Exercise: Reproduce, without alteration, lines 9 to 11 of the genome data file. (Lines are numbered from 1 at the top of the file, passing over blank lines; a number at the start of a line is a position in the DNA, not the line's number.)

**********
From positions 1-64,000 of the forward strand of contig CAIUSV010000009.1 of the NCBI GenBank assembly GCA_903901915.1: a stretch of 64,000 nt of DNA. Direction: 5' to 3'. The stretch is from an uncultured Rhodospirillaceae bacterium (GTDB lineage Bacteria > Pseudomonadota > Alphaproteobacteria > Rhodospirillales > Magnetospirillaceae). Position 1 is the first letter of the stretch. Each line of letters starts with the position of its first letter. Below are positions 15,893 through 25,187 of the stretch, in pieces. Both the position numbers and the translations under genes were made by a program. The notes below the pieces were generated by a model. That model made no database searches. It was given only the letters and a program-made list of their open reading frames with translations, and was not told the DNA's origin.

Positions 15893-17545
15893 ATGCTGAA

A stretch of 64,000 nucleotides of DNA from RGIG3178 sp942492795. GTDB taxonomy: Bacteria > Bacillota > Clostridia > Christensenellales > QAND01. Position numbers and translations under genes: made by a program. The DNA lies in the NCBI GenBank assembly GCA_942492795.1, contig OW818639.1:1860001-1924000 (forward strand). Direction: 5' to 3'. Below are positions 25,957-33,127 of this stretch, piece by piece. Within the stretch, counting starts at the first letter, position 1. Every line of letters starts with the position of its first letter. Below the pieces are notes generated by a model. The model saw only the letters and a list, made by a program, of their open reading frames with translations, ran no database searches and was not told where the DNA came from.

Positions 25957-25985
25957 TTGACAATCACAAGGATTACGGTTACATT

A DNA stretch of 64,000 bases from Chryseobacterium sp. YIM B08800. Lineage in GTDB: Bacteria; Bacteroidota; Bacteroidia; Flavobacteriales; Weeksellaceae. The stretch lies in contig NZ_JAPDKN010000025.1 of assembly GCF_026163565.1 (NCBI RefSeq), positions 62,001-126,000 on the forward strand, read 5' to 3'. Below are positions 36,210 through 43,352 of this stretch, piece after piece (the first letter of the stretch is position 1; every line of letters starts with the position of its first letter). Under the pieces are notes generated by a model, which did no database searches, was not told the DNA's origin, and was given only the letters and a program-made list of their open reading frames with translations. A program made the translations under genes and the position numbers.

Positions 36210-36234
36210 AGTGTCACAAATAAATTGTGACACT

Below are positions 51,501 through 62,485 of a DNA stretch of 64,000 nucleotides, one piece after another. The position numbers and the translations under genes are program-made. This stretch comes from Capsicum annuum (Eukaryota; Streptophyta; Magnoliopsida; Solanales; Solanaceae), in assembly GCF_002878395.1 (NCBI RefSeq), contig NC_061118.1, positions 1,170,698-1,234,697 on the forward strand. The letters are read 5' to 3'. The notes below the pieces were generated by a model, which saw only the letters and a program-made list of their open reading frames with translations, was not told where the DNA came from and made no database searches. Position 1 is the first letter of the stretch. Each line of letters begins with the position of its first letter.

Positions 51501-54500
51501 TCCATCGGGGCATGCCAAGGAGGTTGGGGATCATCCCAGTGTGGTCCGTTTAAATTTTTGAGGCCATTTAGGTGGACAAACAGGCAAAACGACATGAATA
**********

36210 AGTGTCACAAATAAATTGTGACACT

Below are positions 51,501 through 62,485 of a DNA stretch of 64,000 nucleotides, one piece after another. The position numbers and the translations under genes are program-made. This stretch comes from Capsicum annuum (Eukaryota; Streptophyta; Magnoliopsida; Solanales; Solanaceae), in assembly GCF_002878395.1 (NCBI RefSeq), contig NC_061118.1, positions 1,170,698-1,234,697 on the forward strand. The letters are read 5' to 3'. The notes below the pieces were generated by a model, which saw only the letters and a program-made list of their open reading frames with translations, was not told where the DNA came from and made no database searches. Position 1 is the first letter of the stretch. Each line of letters begins with the position of its first letter.

Positions 51501-54500